Saddam Hussain, a marine engineer from Jamshedpur, India, claims that having the same name as the notorious former dictator of Iraq has made it impossible for him to secure a job in the field he has trained so hard in.
When Saddam's grandfather chose his name, 25 years ago, he had no idea that it would one day become a huge burden. After all, the name is very popular among Indian Muslims, but due to his career choice it is proving an insurmountable hurdle.
Two years after graduating from Tamil Nadu's Noorul Islam University as a marine engineer, Saddam Hussain is still struggling to find work, despite ranking second in his batch of 2014. All of his former colleagues have secured jobs with companies around the world, but he keeps getting rejected. He has showed up for interviews with multinational shipping companies some 40-odd times, but they all ended in rejection.
After numerous failures in the first six months of job hunting, Saddam was clueless to why no one wanted to hire him, so he decided to contact the HR department of the companies he had applied to, and some admitted that it had to do with his name.
"I then inquired with the HR departments of the companies and some of them told me my name was the problem," he told The Hindustan Times. "People are scared to hire me."
It turns out that having an employ who shares the name of Iraq's former dictator can be an operational nightmare, especially when his job requires routinely crossing national borders. Despite the minor different in spelling - Huassain not Hussein - and the death of the controversial Iraqi leader, the name instantly arouses suspicion, so having a crew member named Saddam Hussein could create unnecessary troubles for the company.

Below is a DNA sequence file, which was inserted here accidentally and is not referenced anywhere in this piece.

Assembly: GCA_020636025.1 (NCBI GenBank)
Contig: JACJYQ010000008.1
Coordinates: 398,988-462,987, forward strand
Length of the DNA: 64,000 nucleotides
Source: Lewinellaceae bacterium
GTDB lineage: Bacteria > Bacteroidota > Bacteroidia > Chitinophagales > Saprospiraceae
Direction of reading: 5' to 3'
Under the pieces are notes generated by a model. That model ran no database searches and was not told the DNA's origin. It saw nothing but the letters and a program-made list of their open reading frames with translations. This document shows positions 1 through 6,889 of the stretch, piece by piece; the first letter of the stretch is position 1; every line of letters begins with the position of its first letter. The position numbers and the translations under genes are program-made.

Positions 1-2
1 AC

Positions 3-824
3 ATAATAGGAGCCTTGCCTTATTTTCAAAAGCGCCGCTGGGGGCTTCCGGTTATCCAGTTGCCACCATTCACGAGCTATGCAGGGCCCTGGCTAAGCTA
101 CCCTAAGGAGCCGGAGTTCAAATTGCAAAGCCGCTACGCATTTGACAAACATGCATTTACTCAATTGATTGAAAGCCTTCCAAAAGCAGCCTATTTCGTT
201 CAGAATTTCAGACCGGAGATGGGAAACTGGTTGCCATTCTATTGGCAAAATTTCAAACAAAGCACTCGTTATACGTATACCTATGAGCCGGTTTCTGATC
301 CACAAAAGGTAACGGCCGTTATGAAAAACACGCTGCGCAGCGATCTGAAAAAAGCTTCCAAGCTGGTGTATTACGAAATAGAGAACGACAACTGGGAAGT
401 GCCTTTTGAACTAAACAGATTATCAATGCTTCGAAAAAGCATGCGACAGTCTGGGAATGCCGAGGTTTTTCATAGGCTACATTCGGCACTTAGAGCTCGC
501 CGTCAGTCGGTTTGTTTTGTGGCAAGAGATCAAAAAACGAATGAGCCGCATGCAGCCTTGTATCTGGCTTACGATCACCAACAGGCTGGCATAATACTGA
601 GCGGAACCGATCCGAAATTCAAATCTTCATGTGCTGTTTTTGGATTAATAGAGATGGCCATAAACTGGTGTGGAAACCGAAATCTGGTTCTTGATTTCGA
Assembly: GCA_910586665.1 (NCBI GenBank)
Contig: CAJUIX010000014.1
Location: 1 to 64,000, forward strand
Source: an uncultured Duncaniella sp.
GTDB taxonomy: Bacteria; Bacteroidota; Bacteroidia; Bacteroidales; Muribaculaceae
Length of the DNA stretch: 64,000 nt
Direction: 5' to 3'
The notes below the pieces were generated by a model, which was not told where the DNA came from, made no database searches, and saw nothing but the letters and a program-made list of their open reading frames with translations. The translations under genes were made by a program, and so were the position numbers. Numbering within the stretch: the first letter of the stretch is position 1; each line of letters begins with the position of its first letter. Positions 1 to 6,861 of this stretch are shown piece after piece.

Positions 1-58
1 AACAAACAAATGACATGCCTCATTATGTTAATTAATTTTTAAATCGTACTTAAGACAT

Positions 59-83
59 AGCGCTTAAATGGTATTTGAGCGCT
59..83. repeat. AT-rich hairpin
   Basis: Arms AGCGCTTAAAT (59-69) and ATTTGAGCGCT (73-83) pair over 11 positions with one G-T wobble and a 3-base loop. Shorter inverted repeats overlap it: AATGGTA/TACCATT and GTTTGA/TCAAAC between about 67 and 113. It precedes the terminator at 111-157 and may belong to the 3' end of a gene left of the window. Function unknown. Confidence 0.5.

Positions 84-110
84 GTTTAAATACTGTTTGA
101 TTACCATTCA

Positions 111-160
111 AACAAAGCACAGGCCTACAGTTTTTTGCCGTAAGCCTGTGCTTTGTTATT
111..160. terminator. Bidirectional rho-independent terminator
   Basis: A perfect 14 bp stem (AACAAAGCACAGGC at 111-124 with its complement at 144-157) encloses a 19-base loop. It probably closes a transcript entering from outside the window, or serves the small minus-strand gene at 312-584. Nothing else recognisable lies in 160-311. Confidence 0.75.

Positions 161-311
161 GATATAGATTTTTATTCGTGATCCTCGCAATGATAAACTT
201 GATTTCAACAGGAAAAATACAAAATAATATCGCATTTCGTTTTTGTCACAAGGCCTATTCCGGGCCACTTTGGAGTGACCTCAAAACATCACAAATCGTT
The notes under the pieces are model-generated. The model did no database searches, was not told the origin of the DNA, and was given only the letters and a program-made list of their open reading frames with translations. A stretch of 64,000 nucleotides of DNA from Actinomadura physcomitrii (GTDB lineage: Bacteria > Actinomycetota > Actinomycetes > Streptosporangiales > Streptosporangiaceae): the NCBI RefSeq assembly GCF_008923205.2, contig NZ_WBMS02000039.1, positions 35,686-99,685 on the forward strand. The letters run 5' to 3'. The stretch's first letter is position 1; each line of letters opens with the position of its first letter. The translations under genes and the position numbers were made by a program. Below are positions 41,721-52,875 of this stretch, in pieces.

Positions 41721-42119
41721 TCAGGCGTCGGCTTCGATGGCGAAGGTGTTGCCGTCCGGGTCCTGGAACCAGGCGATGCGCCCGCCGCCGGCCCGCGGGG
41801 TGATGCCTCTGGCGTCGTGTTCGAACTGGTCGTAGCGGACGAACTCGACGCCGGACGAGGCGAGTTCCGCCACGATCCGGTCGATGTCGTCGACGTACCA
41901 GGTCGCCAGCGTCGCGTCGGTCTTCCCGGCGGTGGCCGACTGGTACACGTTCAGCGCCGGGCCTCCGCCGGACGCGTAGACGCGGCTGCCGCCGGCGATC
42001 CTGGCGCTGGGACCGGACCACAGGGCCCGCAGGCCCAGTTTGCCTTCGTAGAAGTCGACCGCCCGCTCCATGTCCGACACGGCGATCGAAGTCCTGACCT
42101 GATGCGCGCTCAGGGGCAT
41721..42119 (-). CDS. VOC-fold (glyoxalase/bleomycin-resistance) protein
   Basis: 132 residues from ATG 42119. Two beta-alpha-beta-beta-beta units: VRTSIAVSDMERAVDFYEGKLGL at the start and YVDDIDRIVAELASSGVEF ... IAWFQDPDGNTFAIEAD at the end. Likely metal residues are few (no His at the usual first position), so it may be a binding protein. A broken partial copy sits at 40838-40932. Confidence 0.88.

"If the issue involves crossing the borders, then nothing can be done as border patrol and airport authorities are very process-driven and if there is a red flag, they will check out," top executive of Delhi-based TeamLease Services, a leading recruitment consultant, told The Hindustan Times.
"If the person's job involves frequent travel abroad, he might just keep getting stuck or the company has to pull him out of the sticky situation, making the hire cumbersome."
"Even Shah Rukh Khan - the famous Bollywood actor - gets detained at US airports. What is this Saddam in comparison?" the consultant added.
Convinced that he could never work as a marine engineer with such a problematic name, Saddam decided to legally change his name to Sajid, but that only made things worse. Although his current documents - including passport, voter ID and driving licence - feature his new name, on his educational certificates his name still shows up as Saddam Hussain. That makes companies even more reluctant to hire him.
The Noorul Islam University has refused to change the documents until he got his Class 10 and 12 exam certificates changed first, but after appealing to the Central Board of Secondary Education (CBSE) for the change, he has yet to receive a response. Desperate to find a job, Sajid has recently addressed the Jharkhand high court with a plea to direct the CBSE to change his name. The first hearing has been set for May 5.
"I am an innocent victim of somebody else's crimes," Sajid concludes.